Client Statements

Consultative Approach

Many decisions of a financial nature require careful consideration of the facts and analysis of the specific circumstances. Here are some examples of this type of decision:

  • Pension survivorship options
  • Paying down debt vs. investing
  • Use of tax shelters
  • Savings vs. spending
  • Use of leverage (borrowing to invest)
  • RSP vs. non-registered saving

It is very important to find an expert in the field; someone whose experience you can lean on. A professional will rely on knowledge gained through education, through personal experience, and vicariously through situations they have worked through with their clients. This level of experience allows them to steer you in the right direction.

People often talk to their accountant or lawyer regarding financial matters. These professionals can frequently provide a good second opinion. For specific financial matters however, not all accountants or lawyers have the expertise necessary to deal with the questions asked. When you work with someone who truly specializes in financial planning, you ensure that dealing with this type of questions is their primary focus.

Good advisors make the best interests of the client their top priority. They work with the client to set financial objectives and to structure a plan to reach those objectives. Along the way they assist the client in dealing with the many financial decisions that are required; only some of which involve financial products. We refer to this way of working with clients as the consultative approach. This approach has more to do with understanding the needs of the client than it does with the sale of product.

What is it like when your advisor uses the consultative approach?

1. Your sessions with the advisor should focus on you.

The focus of discussions is based on your needs, and your goals. Product related matters are secondary.

2. Negatives and alternatives to any course of action are discussed

Discussions include identification of the things that can go wrong with the strategy being recommended. Many situations are not straightforward and a number of alternatives need to be laid out with all information disclosed in a relatively easy to understand manner.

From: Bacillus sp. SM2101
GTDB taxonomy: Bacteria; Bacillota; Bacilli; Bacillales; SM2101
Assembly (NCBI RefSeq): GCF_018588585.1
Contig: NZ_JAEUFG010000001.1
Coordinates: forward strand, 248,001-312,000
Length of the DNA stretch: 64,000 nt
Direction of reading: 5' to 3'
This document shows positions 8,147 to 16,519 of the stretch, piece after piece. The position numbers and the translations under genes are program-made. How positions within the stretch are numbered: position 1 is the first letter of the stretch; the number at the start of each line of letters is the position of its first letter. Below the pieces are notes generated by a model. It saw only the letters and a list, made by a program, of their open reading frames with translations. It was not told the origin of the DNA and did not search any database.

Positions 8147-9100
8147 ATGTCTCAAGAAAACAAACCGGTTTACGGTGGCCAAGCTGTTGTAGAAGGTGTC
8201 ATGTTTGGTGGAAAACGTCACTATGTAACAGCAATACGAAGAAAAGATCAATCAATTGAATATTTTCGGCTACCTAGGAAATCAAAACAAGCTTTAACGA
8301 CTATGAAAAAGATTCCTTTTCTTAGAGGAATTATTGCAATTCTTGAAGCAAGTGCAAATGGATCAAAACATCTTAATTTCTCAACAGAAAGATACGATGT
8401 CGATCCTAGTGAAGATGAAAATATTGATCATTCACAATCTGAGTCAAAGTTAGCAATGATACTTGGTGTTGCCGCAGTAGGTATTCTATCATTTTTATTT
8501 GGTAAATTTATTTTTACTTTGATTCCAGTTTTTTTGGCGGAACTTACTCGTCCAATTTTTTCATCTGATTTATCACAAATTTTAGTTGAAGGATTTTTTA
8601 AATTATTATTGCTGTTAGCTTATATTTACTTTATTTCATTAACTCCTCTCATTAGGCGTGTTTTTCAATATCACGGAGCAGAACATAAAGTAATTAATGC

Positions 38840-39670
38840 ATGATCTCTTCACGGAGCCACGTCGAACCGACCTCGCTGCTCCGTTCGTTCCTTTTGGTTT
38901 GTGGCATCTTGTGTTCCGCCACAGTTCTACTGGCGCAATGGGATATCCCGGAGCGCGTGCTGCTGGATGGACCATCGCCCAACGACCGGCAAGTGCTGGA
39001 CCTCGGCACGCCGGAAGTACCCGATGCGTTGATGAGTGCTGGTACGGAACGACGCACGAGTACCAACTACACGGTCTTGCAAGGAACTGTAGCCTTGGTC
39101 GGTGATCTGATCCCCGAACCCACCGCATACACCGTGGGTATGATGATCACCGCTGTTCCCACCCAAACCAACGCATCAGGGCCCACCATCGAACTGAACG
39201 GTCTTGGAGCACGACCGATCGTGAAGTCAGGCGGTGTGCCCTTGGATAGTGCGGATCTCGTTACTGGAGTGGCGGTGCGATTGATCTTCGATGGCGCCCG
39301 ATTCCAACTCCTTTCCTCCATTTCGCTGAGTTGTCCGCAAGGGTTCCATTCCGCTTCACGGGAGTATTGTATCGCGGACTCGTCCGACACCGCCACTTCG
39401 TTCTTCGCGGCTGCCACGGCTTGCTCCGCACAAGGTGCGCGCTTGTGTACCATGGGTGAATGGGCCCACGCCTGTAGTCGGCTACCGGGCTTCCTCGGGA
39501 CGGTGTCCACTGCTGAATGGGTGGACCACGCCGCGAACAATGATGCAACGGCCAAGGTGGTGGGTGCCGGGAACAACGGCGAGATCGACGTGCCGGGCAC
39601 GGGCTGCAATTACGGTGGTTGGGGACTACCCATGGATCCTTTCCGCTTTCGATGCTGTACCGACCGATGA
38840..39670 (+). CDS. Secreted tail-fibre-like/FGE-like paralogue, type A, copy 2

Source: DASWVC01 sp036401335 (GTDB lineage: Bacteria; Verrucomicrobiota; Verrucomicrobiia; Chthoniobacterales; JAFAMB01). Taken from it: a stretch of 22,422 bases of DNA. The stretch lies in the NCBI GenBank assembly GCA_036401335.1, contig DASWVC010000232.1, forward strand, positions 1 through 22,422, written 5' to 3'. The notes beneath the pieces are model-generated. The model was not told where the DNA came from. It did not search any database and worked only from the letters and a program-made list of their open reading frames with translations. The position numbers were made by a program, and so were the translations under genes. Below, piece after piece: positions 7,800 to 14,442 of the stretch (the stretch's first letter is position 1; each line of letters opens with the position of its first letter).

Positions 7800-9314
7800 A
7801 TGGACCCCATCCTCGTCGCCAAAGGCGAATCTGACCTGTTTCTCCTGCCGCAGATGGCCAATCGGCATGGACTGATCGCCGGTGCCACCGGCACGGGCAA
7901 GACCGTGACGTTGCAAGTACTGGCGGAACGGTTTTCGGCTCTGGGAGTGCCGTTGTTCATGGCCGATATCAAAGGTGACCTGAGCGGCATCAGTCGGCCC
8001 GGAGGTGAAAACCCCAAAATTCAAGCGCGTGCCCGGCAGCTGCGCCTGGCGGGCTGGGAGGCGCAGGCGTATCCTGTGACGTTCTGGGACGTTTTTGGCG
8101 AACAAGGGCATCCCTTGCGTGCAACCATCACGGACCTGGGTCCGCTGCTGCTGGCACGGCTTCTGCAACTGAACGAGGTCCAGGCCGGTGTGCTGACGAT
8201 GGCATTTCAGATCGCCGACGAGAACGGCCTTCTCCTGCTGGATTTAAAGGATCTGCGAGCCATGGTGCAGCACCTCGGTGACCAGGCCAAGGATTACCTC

3. Advisor compensation is fully disclosed.

There are many good advisors who sell products including: GICs, mortgages, life insurance, and mutual funds. All of these products have commissions and fees associated with them. A good advisor will provide complete disclosure of all compensation they receive. Although these amounts are often hidden within the products themselves and are not paid directly by the client, disclosure allows the consumer to make an informed decision taking into consideration:

  • The amount of advisor compensation
  • The value provided by the advisor
  • The potential that good advice may improve their financial situation down the road

If the client feels comfortable with these considerations, the compensation paid will be well worth it. Consider this, if you are working with an accountant or a lawyer, all of this is disclosed upfront during the engagement; the amount you will be charged per hour, and the approximate number of hours involved with the case. The relationship with your advisor should be no different.

Whenever you purchase a financial product or service, someone is making money on that product or service. A certain amount of skepticism is healthy because there is certainly the potential for a conflict of interest. In our opinion however, as long as pricing is competitive, it makes sense to buy that product or service from an advisor that focuses on client needs and provides the highest level of client service.